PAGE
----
Although routers aren't the sort of gadgets we want to put on display, sticking it in a closet or tucking it behind another object will have a negative impact on performance, since you're surrounding it with signal-killing materials.
You'll also want to keep your router away from windows. Glass doesn't do much to impede a wireless signal, meaning that a big window might just be letting your Wi-Fi signal spill out into the yard, or right into your neighbor's home.
4. Clear the obstacles
The one material most likely to foul up your Wi-Fi signal isn't wood or glass or even concrete. It's metal. Whether it's a wire-shelving unit, a steel desk, the refrigerator in the kitchen or the water heater in your basement, large metal objects will reflect and absorb the Wi-Fi signal, creating dead zones. If your router is right next to a metal object, that dead zone might be a whole wing of your house.
Try to position your router so that large metal objects won't come between it and the areas of the house you want coverage. And think about the metal you might not see. A large metal pipe hidden in a wall, a duct running across the ceiling, a cast iron bathtub or a steel security door covered with a wood veneer will disrupt wireless signals just as much as a wrought iron wall-hanging or a big metal filing cabinet.
One other Wi-Fi impediment you might not have thought of is water. As a liquid, water is much denser than air, and especially large amounts of water, like in an aquarium. You might love Finding Nemo, but putting your router next to a fish tank will definitely have a negative impact on your wireless performance. For best results, keep your router a few feet from any large amounts of water, and try to position the router above the aquarium to ensure that the signal travels beyond your finned friends.
5. Avoid interference and noise
While physical obstacles are easy to spot, interference can have just as big an impact on your Wi-Fi performance. A lot of devices will use the same 2.4-GHz wireless band that your router does. Everything from cordless phones to Bluetooth speakers to baby monitors share this segment of the airwaves, and things get pretty crowded. And if you're in a tightly packed neighborhood or an apartment building, that band isn't just crowded, it's bumper-to-bumper traffic. If your router offers 5-GHz coverage, consider switching solely to that, since it's less congested.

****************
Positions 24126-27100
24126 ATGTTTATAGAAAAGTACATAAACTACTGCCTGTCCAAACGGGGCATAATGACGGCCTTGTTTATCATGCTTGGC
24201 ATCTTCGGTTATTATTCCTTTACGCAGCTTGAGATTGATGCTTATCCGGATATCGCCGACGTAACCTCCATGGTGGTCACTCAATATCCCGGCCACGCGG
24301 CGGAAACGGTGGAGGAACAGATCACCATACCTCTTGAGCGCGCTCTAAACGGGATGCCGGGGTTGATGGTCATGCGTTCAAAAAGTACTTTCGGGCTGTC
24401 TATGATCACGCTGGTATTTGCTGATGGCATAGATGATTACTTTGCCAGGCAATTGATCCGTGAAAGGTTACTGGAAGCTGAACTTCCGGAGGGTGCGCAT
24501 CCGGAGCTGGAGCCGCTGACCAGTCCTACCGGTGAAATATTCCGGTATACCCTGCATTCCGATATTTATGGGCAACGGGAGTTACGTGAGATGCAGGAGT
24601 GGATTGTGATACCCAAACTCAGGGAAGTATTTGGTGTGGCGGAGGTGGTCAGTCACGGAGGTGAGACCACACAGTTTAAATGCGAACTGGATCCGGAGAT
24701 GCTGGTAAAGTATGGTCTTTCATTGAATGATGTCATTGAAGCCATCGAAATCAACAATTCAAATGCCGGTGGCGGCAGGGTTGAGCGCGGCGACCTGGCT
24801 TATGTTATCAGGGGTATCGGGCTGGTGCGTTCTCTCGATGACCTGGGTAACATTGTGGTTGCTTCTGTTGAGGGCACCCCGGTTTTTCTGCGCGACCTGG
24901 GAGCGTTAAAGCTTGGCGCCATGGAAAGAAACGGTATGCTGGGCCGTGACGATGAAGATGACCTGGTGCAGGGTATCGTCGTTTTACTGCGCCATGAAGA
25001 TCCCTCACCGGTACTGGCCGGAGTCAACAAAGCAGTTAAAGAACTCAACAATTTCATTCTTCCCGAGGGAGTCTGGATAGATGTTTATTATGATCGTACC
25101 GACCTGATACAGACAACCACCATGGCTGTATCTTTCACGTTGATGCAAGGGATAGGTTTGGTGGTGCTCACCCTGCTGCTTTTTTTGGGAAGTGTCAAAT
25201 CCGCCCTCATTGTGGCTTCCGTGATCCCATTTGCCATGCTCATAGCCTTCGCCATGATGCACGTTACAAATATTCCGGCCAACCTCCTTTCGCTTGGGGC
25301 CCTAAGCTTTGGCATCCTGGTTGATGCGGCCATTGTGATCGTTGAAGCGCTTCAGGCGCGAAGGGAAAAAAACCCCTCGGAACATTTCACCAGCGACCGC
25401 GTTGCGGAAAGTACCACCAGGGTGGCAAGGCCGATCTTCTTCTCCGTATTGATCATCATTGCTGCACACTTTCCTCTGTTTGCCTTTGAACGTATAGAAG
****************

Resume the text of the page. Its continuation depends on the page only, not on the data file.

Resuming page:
It's also common to see everyday electronics pump out electronic noise in this same frequency band. Everything from elevators to poorly shielded TVs can create interference. When in doubt, move your router 5 to 6 feet away from other electronics.
The worst offender for interference is, by far, the microwave. If your router is within 10 feet of a microwave oven, you're probably nuking your Wi-Fi signal every time you warm up a burrito or reheat last night's leftovers.
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6. Reposition those antennas
Once you've positioned the router itself, you may also want to consider the router's antennas.
For starters, you'll want to use whatever orientation the router is designed for. If it's meant to sit horizontally, don't try to wedge it into a bookcase vertically or hang it vertically on the wall. Internal antennas are prepositioned to provide optimal coverage, but throwing off the angle of the router can negate that.
And although there's not much else you can do to position an internal antenna, external antennas can often be adjusted. Several manufacturers recommend putting the antennas at either a 45-degree diagonal or parallel to the floor at zero degrees to get the best coverage in a two-story home.
If you still have a limited wireless connection, you can try some workarounds for certain tasks, like preventing Steam from auto-updating games so they don't become more demanding to run.